Newly renovated and beautifully designed, offering state-of-the-art rehabiltative care in the City of Medicine.
Between Chapel Hill and Durham, our multi-million dollar renovated facility delivers exceptional care in a luxury setting.
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Choosing the Road to Recovery...
With more than 40 years of making a difference in the lives of residents and the surrounding community, Carol Woods has set the standard for excellence in the field of aging.
Skilled Nursing Facilities, or SNFs, offer a high level of in-patient medical treatment and rehabilitation. SNFs provide 24/7 care to patients who no longer need hospitalization but still require complex nursing and therapy in order to recover from acute injury, illness or surgery. The staff providing the care have received advanced training and licensing, and include registered nurses (RNs), licensed practical nurses and physical, occupational and speech therapists, all working under doctor supervision. Skilled Nursing and Rehabilitation Facilities can operate as standalone businesses or they can be part of a nursing home or assisted living facility, in a separate unit, wing or floor.
The goal of SNFs is to help patients regain sufficient function and health to return home or transition to another housing option that requires a lower level of care, such as a nursing home or assisted living facility. Because patients enter a skilled nursing facility after a hospital stay, SNFs often describe the care provided as “post-acute care”. This post-acute care often requires some form of rehabilitation for sufficient recovery, so skilled nursing and rehabilitation go hand-in-hand. The types of care provided include:
• Cardiac care
• IV Therapy
• Wound care
• Pulmonary rehabilitation
• Post-stroke recovery
• Monitoring of vital signs
• Speech-language pathology
• Physical therapy
• Occupational therapy
What is the Difference between a Skilled Nursing Facility and a Nursing Home?
SNFs and nursing homes do share some overlap, which can make differentiating between the two somewhat difficult. And again, a nursing home may offer skilled nursing and rehab in a separate wing or area. But they both assist with activities of daily living (ADLs), such as bathing, dressing, walking, toileting and eating. They also manage minor medical tasks, like monitoring medication or oxygen, but beyond that, the types of medical care offered by SNFs and nursing homes differ tremendously.
As described above, SNFs offer “skilled care” – specialized medical care and therapy that can only be safely provided by professionally-trained staff for post-acute recovery and rehabilitation. Care frequently involves the use of hospital-quality medical equipment, which is not available in nursing homes. Nursing homes provide “custodial care”, or care that can be provided by non-licensed staff, often nurse aides. This includes assistance with ADLs, cooking, laundry, and administration of medication. Residents of nursing homes are usually medically stable but have chronic or ongoing conditions that require 24-hr supervision as opposed to 24-hr medical care, such as mobility or cognitive issues. Nursing homes don’t need to have registered nurses in-house, around-the clock and can have RNs or doctors on call.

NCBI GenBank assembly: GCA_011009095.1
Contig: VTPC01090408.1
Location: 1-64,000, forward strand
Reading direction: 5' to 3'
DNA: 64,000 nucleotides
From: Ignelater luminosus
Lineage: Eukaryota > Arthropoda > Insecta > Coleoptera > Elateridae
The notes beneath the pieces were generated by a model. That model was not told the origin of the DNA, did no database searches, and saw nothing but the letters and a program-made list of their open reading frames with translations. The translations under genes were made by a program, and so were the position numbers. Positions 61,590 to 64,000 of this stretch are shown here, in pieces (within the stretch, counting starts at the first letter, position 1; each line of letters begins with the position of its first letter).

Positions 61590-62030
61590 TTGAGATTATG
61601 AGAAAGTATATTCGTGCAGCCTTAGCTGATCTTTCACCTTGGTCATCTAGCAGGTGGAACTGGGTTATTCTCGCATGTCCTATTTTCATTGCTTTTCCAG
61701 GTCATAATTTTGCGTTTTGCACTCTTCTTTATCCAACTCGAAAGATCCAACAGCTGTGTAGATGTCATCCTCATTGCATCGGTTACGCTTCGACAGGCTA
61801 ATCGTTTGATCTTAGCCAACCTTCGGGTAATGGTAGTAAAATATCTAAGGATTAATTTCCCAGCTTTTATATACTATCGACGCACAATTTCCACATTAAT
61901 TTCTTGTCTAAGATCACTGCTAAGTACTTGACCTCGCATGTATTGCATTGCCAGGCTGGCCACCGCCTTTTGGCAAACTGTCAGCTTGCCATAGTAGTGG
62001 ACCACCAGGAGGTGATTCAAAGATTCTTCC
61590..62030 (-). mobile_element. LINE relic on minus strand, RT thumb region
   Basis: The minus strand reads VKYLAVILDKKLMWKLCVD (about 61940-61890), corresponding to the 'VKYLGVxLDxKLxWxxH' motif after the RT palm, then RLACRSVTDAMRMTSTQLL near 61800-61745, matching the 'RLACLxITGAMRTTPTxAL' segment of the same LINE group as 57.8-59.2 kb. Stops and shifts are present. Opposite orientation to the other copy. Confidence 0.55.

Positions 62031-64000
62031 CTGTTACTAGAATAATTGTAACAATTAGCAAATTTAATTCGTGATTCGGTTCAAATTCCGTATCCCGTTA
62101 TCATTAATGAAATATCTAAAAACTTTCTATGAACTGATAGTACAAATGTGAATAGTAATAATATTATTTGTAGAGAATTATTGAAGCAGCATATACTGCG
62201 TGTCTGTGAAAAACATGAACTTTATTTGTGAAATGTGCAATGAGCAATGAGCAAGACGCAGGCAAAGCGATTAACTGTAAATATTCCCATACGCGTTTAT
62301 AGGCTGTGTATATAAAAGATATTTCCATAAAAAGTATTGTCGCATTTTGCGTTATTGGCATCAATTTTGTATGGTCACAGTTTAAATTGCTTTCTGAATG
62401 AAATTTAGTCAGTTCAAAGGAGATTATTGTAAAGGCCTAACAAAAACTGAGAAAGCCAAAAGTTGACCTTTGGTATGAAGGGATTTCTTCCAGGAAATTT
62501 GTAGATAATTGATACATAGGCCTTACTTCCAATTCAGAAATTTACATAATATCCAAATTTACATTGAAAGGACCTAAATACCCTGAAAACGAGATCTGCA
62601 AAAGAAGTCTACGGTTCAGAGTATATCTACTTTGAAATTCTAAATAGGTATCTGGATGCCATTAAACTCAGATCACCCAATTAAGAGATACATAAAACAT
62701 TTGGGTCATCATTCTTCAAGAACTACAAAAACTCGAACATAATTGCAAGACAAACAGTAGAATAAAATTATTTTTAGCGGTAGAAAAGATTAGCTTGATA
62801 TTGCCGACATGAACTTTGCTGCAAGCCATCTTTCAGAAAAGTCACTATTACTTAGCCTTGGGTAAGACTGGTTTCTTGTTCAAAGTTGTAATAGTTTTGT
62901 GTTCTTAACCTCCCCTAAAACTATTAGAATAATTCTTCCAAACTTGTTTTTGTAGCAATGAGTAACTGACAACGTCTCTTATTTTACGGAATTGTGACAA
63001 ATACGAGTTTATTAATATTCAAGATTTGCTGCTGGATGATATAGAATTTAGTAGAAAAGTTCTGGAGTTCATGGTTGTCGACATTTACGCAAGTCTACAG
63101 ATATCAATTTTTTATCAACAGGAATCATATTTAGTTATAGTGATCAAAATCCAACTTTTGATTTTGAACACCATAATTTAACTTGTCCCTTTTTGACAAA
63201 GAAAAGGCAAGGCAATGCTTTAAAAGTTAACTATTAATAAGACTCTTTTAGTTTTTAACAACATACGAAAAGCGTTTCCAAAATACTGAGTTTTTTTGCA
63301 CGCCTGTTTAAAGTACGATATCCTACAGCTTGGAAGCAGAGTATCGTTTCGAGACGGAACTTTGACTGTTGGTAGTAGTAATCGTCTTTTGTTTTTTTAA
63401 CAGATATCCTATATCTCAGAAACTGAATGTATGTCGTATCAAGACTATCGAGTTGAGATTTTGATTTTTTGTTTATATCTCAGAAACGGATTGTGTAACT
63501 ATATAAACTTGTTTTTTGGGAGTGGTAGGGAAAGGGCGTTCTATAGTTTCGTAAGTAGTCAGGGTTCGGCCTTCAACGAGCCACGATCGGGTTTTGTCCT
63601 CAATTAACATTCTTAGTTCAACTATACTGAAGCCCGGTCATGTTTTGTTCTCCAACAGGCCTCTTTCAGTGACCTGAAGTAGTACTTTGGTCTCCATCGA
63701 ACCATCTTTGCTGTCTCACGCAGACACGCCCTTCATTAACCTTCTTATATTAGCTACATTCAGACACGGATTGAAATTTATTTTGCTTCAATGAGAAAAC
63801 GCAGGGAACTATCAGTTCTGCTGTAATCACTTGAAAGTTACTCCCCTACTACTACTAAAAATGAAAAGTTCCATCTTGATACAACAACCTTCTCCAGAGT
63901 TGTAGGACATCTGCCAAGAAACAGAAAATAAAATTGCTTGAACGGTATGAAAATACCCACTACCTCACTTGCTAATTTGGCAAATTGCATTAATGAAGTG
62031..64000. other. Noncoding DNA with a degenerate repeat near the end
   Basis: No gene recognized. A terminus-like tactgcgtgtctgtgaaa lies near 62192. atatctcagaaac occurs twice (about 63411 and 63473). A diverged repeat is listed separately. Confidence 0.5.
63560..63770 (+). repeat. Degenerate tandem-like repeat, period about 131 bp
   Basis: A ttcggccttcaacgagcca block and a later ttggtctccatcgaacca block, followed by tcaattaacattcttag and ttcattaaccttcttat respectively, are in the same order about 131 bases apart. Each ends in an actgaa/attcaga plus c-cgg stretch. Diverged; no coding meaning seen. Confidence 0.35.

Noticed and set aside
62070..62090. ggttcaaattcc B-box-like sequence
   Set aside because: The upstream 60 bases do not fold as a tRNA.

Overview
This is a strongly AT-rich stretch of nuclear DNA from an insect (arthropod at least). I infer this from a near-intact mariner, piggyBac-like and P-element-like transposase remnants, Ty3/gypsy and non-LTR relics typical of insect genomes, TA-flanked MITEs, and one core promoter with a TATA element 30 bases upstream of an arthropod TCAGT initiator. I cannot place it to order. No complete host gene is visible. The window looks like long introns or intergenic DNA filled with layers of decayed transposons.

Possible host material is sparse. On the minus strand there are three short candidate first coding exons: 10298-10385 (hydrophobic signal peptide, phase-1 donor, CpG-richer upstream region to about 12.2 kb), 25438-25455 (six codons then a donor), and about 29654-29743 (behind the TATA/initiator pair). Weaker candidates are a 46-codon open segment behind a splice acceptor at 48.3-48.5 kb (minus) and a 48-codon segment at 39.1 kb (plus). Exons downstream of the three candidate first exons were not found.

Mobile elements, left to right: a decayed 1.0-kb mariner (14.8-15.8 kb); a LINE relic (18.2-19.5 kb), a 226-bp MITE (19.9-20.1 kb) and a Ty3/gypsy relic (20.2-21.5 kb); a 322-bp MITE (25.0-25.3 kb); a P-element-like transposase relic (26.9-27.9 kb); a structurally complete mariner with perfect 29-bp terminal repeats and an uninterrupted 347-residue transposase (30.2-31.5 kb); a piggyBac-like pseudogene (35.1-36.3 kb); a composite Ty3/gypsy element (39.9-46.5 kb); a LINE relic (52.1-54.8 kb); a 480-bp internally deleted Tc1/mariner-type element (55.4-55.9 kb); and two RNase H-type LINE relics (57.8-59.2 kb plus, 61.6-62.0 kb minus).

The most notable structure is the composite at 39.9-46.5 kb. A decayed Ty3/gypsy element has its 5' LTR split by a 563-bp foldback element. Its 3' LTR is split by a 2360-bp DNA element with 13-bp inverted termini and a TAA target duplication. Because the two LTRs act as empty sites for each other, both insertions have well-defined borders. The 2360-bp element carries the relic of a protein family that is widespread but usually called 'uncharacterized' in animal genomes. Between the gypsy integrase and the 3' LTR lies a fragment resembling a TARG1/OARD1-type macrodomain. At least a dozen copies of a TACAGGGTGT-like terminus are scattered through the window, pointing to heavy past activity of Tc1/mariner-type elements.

The duration of care is another major difference between SNFs and nursing homes. According to the Centers for Medicare and Medicaid Services (CMS), the average length of stay in a SNF is 28 days. In contrast, a nursing home is a home, rather than a clinical setting, and is designed to be more permanent. A nursing home has residents instead of patients. Nursing homes focus on daily, non-medical care, with an emphasis on social engagement and building a sense of community. Meals are served in a communal setting, and planned activities and neighborhood excursions are a regular part of life.
The final major difference between Skilled Nursing Facilities and nursing homes is cost. Medicare does not cover the costs for custodial care, which is what nursing homes provide. SNF stays in a semi-private room may be partially covered by Medicare Part A if certain criteria are met, including but not limited to:
• The stay is ordered by a doctor
• A qualifying hospital stay of at least 3 days preceded the order
• Care is complex enough that it can only be performed by professional personnel, such as nurses or therapists
• The services are received in a Medicare-certified SNF
If these and other criteria are met, Medicare will cover stays of up to 100 days as follows:
• Days 1-20: 100%
• Days 21-100: copay
• Days 101+: 0%
What are the Benefits of Skilled Nursing and Rehabilitation?
• Skilled nursing is available 24/7, under the supervision of a doctor
• A specialized therapy and care plan involving a variety of treatment methods
• Lower chance of rehospitalization
• On-site tests and procedures
• Dietary assistance
• Medicare coverage for qualifying cases
Begin your search for Skilled Nursing, Rehabilitation Facilities and Nursing Homes by using our US map above. Your search results will include community pictures, descriptions, floor plans, direct contact information and pricing where available.